Positive reinforcement is based on building and maintaining a relationship with your dog. Because dogs are pack animals, they need to feel like they belong somewhere, and that’s exactly what you can do using positive reinforcement.


How to Use Positive Reinforcement Dog Training

For starters, you need to decide what behaviours you want your dog to show. Decide if he’s allowed to sleep on the couch, if he usually stays with you when you eat and if he can go out in the yard whenever he wants.

As every family is different, you can’t work with a fixed set of behaviours. I’ve seen dogs allowed to sleep in their owner’s bed and dogs who weren’t allowed to go on a walk without heeling at all times. It all depends on you and the boundaries you want to set.

Set Your Boundaries

As mentioned, you need to know what your dog is allowed to do and keep it that way. If you try and change the stuff he already learned he will get confused and it will be a long journey to change it.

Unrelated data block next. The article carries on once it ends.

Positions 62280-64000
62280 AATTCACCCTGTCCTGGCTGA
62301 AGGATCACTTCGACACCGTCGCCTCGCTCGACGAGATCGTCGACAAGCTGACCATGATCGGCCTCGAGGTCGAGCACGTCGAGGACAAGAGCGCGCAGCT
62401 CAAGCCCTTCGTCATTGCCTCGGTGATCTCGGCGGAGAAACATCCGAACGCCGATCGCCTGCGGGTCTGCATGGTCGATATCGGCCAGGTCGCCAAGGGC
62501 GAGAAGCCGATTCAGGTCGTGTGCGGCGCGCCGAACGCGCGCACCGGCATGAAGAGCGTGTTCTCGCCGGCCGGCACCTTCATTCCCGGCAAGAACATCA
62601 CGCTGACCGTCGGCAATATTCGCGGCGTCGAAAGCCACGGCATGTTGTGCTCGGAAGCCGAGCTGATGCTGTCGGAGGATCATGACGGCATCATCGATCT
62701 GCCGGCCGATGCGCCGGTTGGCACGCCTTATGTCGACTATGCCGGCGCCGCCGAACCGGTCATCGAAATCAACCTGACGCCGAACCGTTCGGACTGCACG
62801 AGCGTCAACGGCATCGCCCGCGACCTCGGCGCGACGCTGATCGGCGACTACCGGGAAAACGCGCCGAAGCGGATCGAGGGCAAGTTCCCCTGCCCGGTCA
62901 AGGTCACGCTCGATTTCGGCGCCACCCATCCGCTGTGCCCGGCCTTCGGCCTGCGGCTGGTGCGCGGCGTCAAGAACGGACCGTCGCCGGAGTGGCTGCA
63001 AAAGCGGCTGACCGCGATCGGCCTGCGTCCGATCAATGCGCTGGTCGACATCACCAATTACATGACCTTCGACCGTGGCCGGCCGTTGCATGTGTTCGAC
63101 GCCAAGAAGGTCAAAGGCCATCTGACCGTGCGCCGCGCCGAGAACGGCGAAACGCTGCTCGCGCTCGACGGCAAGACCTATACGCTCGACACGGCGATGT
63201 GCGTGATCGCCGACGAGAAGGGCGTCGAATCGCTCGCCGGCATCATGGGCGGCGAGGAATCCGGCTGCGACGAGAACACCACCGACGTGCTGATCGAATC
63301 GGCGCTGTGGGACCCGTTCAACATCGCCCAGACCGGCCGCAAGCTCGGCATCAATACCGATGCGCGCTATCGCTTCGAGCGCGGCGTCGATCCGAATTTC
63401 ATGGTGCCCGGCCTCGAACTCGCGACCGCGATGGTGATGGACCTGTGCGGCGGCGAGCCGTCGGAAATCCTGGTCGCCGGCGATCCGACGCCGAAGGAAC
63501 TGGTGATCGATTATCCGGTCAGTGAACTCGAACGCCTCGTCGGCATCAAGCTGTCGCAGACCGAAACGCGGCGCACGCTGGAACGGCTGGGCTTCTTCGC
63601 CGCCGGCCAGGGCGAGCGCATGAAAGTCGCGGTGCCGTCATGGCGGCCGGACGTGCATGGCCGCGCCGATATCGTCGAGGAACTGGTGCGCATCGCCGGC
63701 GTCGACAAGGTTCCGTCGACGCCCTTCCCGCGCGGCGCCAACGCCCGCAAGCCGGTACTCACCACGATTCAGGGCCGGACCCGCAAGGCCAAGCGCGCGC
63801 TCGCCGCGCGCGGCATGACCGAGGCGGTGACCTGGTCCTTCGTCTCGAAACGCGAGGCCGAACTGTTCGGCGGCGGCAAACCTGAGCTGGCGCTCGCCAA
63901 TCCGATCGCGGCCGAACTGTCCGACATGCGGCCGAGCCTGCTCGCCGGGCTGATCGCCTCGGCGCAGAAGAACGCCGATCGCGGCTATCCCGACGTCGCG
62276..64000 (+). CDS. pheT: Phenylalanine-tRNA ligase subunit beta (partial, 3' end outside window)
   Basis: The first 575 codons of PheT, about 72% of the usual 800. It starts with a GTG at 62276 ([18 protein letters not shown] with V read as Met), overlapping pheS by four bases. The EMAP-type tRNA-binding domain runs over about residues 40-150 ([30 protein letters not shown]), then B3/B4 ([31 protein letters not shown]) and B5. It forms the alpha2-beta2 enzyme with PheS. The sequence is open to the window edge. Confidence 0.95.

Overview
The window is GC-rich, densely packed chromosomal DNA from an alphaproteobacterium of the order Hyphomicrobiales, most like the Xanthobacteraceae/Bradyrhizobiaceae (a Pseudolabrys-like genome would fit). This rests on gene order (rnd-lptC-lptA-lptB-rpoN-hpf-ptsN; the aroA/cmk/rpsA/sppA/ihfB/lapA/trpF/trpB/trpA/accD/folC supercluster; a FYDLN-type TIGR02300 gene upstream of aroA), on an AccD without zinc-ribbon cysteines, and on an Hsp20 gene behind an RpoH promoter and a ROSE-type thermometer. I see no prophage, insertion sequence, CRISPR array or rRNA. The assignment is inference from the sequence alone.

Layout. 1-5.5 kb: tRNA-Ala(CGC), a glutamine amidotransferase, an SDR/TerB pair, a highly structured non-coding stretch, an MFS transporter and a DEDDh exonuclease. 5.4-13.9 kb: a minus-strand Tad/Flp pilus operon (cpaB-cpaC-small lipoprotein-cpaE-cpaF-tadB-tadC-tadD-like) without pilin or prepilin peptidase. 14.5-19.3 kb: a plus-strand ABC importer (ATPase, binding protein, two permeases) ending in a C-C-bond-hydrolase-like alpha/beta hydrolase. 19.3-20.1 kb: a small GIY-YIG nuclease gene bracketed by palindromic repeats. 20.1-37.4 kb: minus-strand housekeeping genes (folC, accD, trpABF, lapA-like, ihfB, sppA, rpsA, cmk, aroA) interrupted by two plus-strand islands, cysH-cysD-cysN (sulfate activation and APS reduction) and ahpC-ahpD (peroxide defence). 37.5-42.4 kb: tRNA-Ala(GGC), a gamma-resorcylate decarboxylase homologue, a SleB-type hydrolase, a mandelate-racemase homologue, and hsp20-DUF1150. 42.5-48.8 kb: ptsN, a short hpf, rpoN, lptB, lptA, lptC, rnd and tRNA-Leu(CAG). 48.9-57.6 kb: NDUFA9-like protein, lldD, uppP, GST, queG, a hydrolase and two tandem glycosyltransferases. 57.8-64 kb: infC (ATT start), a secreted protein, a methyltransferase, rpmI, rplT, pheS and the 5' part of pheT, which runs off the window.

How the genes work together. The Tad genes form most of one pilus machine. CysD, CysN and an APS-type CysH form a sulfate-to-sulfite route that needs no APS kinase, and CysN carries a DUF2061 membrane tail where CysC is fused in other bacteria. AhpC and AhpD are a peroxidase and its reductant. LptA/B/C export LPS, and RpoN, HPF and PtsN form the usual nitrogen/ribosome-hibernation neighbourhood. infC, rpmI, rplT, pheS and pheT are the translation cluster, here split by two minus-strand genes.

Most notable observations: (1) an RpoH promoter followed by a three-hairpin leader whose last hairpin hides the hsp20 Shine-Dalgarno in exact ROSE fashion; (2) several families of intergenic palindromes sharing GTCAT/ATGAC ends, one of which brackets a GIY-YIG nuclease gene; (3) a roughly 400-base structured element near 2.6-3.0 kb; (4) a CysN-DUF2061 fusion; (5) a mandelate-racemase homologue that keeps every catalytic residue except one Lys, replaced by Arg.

In general, dogs start learning what they can and can’t do the moment they get home. So if you don’t start training from that moment on, it will be hard to convince him to give up certain behaviours.

Be Patient

Training doesn’t just happen. It takes a lot of time, consistency and patience. Getting a new dog is a commitment and you need to make sure you respect the schedules and training sessions you set in order to start seeing improvements. In time, your dog will learn your body language and you will learn his, making the whole training process easier.

Praise His Good Behaviours

Anytime your dog does something you like, make sure to praise him. Be it a delicious treat or a pat on the head, it will make a difference and he will feel acknowledged. In positive reinforcement, everything is about praising, so if you ignore a good behaviour, your dog may not be willing to do it again.

Start Small